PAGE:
Master of Science (MS)
Water Resource Management
First Committee Member
Dale A. Devitt
Second Committee Member
Michael H. Young
Third Committee Member
David K. Kreamer
Fourth Committee Member
Jacimaria R. Batista
Number of Pages
Use of pharmaceuticals and personal care products (PPCPs) is on the rise and unfortunately, a large percentage passes through the human body. These compounds then find their way into the wastewater stream and into treatment facilities. Only a fraction of these compounds are removed from the stream prior to discharge. An environmentally acceptable alternative to discharging recycled water to rivers, lakes and other bodies of water is to use the water for irrigation of large areas of turfgrass. These PPCPs, of which some may have high mobilities in irrigated soil plant systems, may potentially impact groundwater resources. To determine the movement of 14 PPCPs under turfgrass irrigated conditions, a field based lysimeter study was conducted. The lysimeter study consisted of 24 lysimeters in which eight treatment combinations of soil type (loamy sand or sandy loam), leaching fraction (5 or 25%), and cropping systems (bare or turfgrass) were replicated in triplicate. Lysimeters were irrigated with tertiary treated reclaimed water. After 745 days of monitoring, nine of the 14 compounds were detected in drainage samples. Most of the detections occurred in sandy soils with high leaching fractions, averaging 74% for sulfamethoxazole, 72% for primidone and 40% for carbamazepine versus the lower leaching sandy loams, which had zero or very small detection rates. Factors influencing the movement of these compounds varied based on the compound and the imposed treatments. In the case of primidone, 94% of the variability in the mass discharge of primidone could be accounted for by taking into account the number of unsaturated pore volumes draining, the percent sand content and the redox potential at 105 cm. The highest mass flux, scaled on a hectare (ha) basis, was recorded for sulfamethoxazole (0.25 g ha-1yr-1). Soil sampling showed nine of the 14 pharmaceuticals in the soil profile. For example, Sulfamethoxazole had the highest average incoming concentration (1600 ng/l) but had only 150 ng/L in the upper most layer of soil with decreasing concentration with depth. Soil concentrations scaled to mass within the soil profile did not fully account for mass lost in the soil profile, with some compounds having greater than 90% unaccounted mass (Diclofenac, Dilantin, Meprobamate, Sulfamethoxazole, Trimethoprim).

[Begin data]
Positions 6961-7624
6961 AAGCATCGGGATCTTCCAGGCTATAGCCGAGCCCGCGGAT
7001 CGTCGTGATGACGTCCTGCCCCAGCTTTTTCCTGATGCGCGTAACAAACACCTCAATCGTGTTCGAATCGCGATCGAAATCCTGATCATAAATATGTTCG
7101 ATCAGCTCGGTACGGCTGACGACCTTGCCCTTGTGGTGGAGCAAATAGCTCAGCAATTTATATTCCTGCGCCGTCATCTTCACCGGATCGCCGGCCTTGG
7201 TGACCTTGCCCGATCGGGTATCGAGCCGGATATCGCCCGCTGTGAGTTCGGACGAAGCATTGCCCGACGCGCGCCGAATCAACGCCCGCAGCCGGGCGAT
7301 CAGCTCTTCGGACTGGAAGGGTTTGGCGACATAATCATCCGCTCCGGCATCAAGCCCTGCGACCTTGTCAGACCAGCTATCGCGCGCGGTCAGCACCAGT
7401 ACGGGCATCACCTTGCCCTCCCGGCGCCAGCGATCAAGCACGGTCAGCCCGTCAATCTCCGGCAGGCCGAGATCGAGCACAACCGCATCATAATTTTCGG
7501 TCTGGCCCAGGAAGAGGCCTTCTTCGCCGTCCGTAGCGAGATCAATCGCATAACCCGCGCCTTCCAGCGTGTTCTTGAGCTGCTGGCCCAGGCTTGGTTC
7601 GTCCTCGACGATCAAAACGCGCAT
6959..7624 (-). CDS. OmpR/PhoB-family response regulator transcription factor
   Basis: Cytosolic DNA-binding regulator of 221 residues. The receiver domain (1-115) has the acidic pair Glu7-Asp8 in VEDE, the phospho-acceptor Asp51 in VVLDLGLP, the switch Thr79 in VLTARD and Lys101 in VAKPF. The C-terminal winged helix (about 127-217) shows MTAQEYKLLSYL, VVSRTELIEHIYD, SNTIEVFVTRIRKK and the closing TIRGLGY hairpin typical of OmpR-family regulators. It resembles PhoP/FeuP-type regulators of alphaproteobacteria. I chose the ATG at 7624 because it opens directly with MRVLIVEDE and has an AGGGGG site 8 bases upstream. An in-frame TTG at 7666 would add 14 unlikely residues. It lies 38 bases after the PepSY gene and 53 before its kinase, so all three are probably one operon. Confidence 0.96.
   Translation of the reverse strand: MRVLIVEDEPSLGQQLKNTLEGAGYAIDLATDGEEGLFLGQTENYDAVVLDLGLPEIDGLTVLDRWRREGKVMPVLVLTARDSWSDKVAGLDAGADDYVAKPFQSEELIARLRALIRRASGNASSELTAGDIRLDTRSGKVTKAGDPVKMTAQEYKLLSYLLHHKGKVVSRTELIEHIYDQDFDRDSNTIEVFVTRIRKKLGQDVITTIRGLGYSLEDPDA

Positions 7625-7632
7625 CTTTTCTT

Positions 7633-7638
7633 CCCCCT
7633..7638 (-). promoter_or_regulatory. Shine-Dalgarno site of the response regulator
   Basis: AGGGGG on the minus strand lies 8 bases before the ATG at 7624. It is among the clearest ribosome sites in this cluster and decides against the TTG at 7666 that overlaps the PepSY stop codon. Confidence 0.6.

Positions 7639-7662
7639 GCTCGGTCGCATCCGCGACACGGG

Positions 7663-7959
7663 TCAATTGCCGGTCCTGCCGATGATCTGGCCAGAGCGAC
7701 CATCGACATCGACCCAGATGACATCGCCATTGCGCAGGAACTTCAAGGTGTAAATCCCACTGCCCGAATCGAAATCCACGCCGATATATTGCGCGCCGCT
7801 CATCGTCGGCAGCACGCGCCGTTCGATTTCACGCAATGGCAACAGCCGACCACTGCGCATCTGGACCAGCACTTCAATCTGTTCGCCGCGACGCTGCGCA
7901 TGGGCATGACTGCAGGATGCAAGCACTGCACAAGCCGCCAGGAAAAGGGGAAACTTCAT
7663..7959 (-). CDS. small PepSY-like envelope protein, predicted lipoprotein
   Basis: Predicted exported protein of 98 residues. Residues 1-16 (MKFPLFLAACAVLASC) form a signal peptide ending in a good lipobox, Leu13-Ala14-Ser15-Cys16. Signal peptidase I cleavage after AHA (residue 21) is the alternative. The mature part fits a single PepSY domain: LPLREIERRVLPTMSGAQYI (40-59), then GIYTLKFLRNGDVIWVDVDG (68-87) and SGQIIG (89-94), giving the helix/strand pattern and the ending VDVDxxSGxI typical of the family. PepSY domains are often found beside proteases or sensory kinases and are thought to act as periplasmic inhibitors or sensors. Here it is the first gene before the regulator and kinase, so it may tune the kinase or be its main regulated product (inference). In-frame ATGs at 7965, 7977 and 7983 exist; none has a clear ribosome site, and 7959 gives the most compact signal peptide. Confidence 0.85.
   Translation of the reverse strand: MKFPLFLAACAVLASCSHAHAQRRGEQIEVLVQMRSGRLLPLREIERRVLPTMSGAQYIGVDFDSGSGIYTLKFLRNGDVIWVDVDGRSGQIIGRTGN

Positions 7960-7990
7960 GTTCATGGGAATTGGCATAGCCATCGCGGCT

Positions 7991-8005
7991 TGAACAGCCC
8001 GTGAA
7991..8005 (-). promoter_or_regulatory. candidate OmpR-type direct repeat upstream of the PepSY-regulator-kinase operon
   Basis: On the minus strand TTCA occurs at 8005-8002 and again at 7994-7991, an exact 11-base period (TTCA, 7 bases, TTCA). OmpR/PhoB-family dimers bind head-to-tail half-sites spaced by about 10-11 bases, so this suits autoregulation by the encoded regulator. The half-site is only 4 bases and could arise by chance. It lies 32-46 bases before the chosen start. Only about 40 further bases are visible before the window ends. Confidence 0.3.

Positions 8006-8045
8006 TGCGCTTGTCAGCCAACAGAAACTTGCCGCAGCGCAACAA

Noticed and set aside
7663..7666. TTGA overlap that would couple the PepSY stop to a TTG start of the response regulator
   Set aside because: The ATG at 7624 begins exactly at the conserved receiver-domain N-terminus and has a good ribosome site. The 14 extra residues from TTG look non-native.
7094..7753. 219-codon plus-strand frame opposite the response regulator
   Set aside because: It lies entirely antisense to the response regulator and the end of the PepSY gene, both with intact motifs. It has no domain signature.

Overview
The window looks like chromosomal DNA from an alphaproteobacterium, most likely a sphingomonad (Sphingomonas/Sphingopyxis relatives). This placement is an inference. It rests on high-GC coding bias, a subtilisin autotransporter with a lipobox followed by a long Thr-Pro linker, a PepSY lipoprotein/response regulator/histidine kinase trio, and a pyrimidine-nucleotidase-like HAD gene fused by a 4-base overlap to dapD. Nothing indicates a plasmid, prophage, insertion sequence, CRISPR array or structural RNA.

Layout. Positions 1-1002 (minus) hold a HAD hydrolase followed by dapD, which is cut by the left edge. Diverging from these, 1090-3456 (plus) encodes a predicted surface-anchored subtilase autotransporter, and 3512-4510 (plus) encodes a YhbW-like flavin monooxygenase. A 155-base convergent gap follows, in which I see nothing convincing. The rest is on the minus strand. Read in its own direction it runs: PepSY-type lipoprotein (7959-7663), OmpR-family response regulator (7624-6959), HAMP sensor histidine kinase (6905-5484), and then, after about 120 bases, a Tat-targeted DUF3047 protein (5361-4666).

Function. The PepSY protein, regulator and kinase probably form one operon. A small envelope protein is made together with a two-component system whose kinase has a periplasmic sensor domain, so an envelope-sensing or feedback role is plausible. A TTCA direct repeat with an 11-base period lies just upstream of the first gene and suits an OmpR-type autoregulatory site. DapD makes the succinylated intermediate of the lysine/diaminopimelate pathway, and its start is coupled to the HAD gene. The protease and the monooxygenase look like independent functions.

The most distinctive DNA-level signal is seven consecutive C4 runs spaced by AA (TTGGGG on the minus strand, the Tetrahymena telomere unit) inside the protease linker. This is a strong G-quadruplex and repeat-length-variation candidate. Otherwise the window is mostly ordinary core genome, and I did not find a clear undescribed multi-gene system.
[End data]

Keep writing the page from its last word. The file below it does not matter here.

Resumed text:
Based on our results, restricting the use of recycled water based solely on the presence of PPCP's should only be a consideration at sites where soils are extremely sandy and irrigation regimes are not based on an evapotranspiration feedback approach.
Column; Emerging contaminants in water; Groundwater – Pollution; Irrigation; Micro-Contaminant; Pharmaceutical; PPCP; Reuse Water; Soil pollution; Turfgrasses; Water reuse
Environmental Sciences | Water Resource Management
University of Nevada, Las Vegas
Wright, Lena, "Fate and Transport of Fourteen Pharmaceuticals and Personal Care Products in an Irrigated Soil Profile" (2013). UNLV Theses, Dissertations, Professional Papers, and Capstones. 1910.
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